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Graffiti artist Barry McGee brings streets smarts to his latest gallery show

By Paul Laster

Although Barry McGee is a graduate of San Francisco Art Institute, he made a name for himself as a teenage street artist whose tag became a familiar sight in the City by the Bay. By the mid-’90s, his paintings and drawings—populated with hobos, misfits and bold graphic patterns—were appearing in New York galleries like the Drawing Center and Deitch Projects. In 2013 he joined Chelsea’s Cheim & Read, where he’s about to open a solo show of drawings, paintings and sculptures. The artist speaks to Time Out New York about his graffiti roots and how they’ve affected his career.

Photograph: Courtesy Cheim & Read

When did you start making art?
I’ve been making it continuously since I was a kid.

Photograph: Courtesy Cheim & Read

And working on the streets?
I started in high school, as part of this fringe group of straggly kids trying to figure out how to beat the system.

Photograph: Courtesy Cheim & Read

Do you still consider yourself a street artist?
No. I’m just someone who used to do graffiti. I never felt that there was any art to it, but on the other hand, that’s what I always liked about tagging—that and the fact that there’s a freedom to it, and that it can really piss people off. Art can do that too, though in a more mannered way. Graffiti is a separate universe from the art world.

Photograph: Courtesy Cheim & Read

So you don’t do that anymore.
Well, I did some tagging recently, but it was a special opportunity, so I took advantage of it. It’s hard to explain, because it’s automatic for me, like a hand memory. It felt good to do, though I worked anonymously, so no one would know that I did it.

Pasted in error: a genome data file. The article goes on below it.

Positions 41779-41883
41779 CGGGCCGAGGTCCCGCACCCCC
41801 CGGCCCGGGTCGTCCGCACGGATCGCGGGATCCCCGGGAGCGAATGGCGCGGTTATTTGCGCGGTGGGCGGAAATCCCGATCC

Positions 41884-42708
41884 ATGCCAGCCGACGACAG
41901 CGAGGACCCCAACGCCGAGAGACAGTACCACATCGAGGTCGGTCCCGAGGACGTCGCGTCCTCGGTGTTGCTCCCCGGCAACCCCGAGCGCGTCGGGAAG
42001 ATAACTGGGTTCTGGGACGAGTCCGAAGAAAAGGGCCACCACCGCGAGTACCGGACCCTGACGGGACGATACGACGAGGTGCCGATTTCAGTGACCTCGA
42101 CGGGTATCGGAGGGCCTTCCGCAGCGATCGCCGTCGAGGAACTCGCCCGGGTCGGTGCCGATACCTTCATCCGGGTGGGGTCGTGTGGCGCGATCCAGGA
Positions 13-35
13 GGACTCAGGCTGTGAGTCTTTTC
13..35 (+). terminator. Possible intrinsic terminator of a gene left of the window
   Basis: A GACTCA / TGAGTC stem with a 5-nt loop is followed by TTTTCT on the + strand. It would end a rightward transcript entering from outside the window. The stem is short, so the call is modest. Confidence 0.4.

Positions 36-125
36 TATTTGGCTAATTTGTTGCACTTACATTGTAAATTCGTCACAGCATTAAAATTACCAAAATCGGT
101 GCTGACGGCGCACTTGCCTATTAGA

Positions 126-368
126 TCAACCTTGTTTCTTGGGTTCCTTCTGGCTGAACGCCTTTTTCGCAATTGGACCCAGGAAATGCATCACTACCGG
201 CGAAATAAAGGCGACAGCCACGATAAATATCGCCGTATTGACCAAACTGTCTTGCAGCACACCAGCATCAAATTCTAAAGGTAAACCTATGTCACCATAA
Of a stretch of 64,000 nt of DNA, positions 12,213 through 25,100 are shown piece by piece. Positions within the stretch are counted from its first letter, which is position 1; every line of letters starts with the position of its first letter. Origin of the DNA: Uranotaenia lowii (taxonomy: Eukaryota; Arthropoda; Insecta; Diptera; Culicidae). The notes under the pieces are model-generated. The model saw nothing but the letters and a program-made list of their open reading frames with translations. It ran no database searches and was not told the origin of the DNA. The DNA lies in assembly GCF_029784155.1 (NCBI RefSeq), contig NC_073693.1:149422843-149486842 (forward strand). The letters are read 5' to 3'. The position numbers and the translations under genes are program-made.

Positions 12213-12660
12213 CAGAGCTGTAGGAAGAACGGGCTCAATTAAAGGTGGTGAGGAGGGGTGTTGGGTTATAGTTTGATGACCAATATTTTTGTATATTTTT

Photograph: Courtesy Cheim & Read

Are you concerned with having street cred or are you beyond that now?
I don’t worry about that kind of stuff anymore. I’ve sold out so many times in so many people’s eyes, including my own. Some of the things I’ve done were sacrifices to keep my work going. Then I tried pretending like they never happened, but that’s impossible in this day and age. Everything gets smeared all over the internet.

Photograph: Courtesy Cheim & Read

But generally, you’ve seemed comfortable with crossing over from street art to showing in galleries, no?
Sort of. I know that working on the street—when you do it right—gets the job done. But when things go into a commercial gallery, there’s a whole other set of rules, which has something to do with ownership and exchange of money and things like that. Sometimes I feel like I should work with it and sometimes I feel like working against it.

Photograph: Courtesy Cheim & Read

Does your latest exhibition represent the former or the latter?
I don’t know. I can only say that it will either work or not work. I never know how my pieces will hang together. I just bring all of the elements into a space and see what I can pull off. I like that pressure of whether a show could either be a flop or a success, whatever being a success means. I guess I’ll find out when it’s up.

Barry McGee’s work is on view at Cheim & Read through Feb 17


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